Decline in Traditional Pensions Hits New Low

Even most Fortune 100 companies are eliminating this valuable retirement benefit


Fortune 100 companies were once employers where workers were likely to get gold-plated retirement benefits. But that’s no longer the case, at least for new hires. Less than half (45 percent) of Fortune 100 companies currently offer traditional or hybrid pensions to new hires, according to a new analysis by consulting firm Watson Wyatt, down from 49 percent in 2008 and 90 percent in 1998. New employees will only be offered a 401(k) or similar type of retirement account at 55 percent of Fortune 100 companies this year. Last year was the first time 401(k) plans outnumbered traditional pension plans among Fortune 100 companies.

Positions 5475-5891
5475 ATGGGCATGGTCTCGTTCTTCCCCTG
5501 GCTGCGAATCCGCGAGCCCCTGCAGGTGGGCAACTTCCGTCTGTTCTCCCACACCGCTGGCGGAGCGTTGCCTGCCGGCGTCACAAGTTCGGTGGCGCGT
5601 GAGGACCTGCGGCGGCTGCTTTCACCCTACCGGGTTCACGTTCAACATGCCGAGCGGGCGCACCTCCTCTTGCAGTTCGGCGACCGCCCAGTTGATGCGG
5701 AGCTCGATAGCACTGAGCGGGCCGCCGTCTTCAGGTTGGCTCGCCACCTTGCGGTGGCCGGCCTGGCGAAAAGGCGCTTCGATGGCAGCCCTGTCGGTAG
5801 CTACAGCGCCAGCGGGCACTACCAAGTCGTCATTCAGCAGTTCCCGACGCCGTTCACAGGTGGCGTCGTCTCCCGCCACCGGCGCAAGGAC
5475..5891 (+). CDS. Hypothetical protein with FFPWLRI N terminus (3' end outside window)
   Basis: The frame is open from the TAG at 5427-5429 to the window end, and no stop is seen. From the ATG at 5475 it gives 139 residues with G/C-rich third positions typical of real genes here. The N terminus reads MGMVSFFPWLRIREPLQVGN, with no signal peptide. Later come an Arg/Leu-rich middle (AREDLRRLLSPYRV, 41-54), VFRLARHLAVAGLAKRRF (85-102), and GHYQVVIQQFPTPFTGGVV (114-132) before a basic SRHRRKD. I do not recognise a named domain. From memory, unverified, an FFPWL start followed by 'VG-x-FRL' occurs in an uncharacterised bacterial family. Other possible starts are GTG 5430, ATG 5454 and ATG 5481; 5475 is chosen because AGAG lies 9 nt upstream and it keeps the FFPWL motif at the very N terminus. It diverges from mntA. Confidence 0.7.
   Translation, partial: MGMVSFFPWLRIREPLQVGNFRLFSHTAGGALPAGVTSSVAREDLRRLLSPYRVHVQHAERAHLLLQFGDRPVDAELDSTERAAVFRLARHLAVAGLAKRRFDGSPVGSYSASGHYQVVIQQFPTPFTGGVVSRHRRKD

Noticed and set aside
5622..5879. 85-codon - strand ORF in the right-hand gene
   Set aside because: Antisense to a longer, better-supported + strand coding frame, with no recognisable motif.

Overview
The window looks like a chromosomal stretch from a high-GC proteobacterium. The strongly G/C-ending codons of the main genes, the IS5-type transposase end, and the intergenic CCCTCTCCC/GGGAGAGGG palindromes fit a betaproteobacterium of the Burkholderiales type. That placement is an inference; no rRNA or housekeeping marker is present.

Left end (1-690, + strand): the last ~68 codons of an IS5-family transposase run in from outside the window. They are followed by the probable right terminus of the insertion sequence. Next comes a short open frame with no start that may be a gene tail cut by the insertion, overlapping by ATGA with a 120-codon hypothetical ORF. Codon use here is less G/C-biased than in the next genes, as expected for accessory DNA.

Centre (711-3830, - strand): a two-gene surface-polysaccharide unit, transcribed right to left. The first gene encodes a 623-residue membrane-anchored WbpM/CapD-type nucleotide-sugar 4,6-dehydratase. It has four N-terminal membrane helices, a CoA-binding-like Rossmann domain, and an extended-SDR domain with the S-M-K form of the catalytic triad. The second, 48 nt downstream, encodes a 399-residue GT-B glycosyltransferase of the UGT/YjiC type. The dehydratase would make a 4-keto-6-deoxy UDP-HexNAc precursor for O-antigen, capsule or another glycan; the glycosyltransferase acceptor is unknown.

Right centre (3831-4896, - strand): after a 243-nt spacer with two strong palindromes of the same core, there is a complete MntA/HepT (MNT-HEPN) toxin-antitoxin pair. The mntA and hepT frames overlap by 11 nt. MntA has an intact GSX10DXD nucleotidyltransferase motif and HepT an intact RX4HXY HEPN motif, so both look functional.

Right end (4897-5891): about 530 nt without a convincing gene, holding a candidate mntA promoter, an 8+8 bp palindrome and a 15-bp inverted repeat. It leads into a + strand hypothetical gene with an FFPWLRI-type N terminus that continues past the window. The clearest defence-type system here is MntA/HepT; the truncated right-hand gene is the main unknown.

“New and younger employees will be the first generation to rely on 401(k) plans exclusively for their retirement savings,” says Alan Glickstein, a senior retirement consultant at Watson Wyatt. “It’s a big burden for them to carry as recent events have made all too clear.” But 401(k)s have long been the dominant retirement plan for most workers. Among all private sector employees with a retirement plan, more workers participated in a 401(k)s than a traditional pension beginning in 1989, according to the Center for Retirement Research at Boston College. This week, CIGNA Corp. joined at least 16 other large companies that have announced they will freeze their pension plans since the beginning of the year. Typically pension freezes halt the accrual of new retirement benefits in the plan and/or stop new employees from joining. Sometimes companies offer enhanced 401(k) contributions after putting pension plans on ice.